Japan: Pass Equality Act Before Olympics

Click to expand Image

 Participants march during the Tokyo Rainbow Parade, April 2015.
© 2015 Reuters/Thomas Peter

(Tokyo) – Japan’s government should pass the Equality Act ahead of next year’s Tokyo Olympics and Paralympics, Human Rights Watch, Athlete Ally, and Japan Alliance for LGBT Legislation (J-ALL) said today. The groups will launch #EqualityActJapan on July 23, 2020 in support of the proposed law, which would protect lesbian, gay, bisexual, and transgender (LGBT) people from discrimination on the basis of sexual orientation and gender identity.

The groups involved in the campaign worked with Japanese and international athletes to highlight the need for the Equality Act and an end to discrimination in sport.

“LGBT people in Japan are entitled to equal protection under the law,” said Yuri Igarashi, co-representative director of J-ALL, an umbrella organization of 100 LGBT organizations in Japan. “Postponing the Olympic Games to 2021 has given the government time to introduce and pass historic protections to benefit everyone in Japan.”

Everyone, not just athletes, can take part in the campaign, which will feature a series of online and in-person opportunities for action throughout 2020 and 2021 to demonstrate the widespread support for the Equality Act and protection from sexual orientation and gender identity-based discrimination in Japan.

Tokyo was slated to host the 2020 Olympics this summer, but the International Olympic Committee (IOC) and the Japanese government postponed the games for a year due to the Covid-19 pandemic. The postponed games are scheduled to begin on July 23, 2021.

The Olympic Charter bans “discrimination of any kind,” including on the grounds of sexual orientation.

IOC President Thomas Bach has met with LGBT rights advocates and led reforms to the Olympic Charter and as part of Olympic Agenda 2020. “The IOC is an organization firmly opposed to all forms of discrimination in sport,” he wrote to Human Rights Watch in 2015.

In line with the IOC’s commitment, the Tokyo metropolitan government in October 2018 adopted a landmark ordinance that protects LGBT people from discrimination on the basis of sexual orientation and gender identity, in line with the Olympic Charter. In doing so, the city not only demonstrated its commitment to equal rights for all, but also to making the Tokyo Summer Olympic and Paralympic Games a springboard for human rights in Japan and beyond.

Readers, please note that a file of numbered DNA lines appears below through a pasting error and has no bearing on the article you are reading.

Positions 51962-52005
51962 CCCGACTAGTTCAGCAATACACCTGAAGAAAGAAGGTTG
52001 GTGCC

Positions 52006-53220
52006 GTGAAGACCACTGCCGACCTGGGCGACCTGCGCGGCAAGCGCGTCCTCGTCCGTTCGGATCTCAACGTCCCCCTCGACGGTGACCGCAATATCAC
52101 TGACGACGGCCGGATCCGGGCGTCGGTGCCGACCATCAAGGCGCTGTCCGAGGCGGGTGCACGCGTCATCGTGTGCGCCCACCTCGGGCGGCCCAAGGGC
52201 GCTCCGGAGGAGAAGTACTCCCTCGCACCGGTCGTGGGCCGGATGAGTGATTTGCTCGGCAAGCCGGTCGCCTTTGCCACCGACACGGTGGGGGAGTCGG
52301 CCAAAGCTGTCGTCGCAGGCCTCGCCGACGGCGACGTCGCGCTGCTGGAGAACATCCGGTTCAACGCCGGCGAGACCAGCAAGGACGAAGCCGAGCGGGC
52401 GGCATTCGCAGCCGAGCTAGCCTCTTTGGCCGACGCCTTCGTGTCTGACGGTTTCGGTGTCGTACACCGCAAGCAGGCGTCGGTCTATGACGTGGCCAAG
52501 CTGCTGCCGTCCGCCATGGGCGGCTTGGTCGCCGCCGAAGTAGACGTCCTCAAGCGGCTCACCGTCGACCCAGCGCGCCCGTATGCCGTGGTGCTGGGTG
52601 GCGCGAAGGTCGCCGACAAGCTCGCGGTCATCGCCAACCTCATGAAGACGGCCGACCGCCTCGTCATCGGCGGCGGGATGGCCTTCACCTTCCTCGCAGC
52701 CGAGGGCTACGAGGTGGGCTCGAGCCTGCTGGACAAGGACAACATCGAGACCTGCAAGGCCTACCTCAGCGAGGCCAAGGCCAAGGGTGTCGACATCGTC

Tokyo’s action was important, but several Olympic competitions, including the marathon, golf, fencing, race walking, and surfing, have since been announced to take place outside of Tokyo, in Hokkaido, Saitama, Chiba, Shizuoka, Kanagawa, Miyagi, and Fukushima prefectures. LGBT fans, athletes, and visitors in these prefectures will not be protected under Tokyo’s anti-discrimination ordinance.

Japan has also ratified core international human rights treaties that obligate the government to protect its citizens against discrimination, including the International Covenants on Civil and Political Rights and on Economic, Social, and Cultural Rights.

The Tokyo Olympics are advertised as celebrating “unity in diversity” and “passing on a legacy for the future.” In March 2015, Prime Minister Shinzo Abe publicly proclaimed Japan’s intention to “stamp out discrimination and respect human rights” and made clear at the National Diet that “discrimination or prejudice against sexual minorities is not allowed in any aspect of society.”

“The Olympics is an important moment for athletes and fans to speak out for what they believe in,” said Hudson Taylor, founder and executive director of Athlete Ally. “Now is the time for the global sporting community to stand in solidarity with the LGBT community in Japan and urge the passage of the Equality Act.”

Japan has increasingly taken a leadership role at the United Nations by voting for both the 2011 and 2014 Human Rights Council resolutions calling for an end to violence and discrimination based on sexual orientation and gender identity. But LGBT people in Japan continue to face intense social pressure and fewer legal protections than other Japanese.

“Japan has an opportunity to be a true global LGBT rights leader by protecting against discrimination at home,” said Kanae Doi, Japan director at Human Rights Watch. “The Tokyo metropolitan government has shown solidarity with the LGBT community by passing its historic Olympic LGBT nondiscrimination law, and the national government should urgently follow suit.”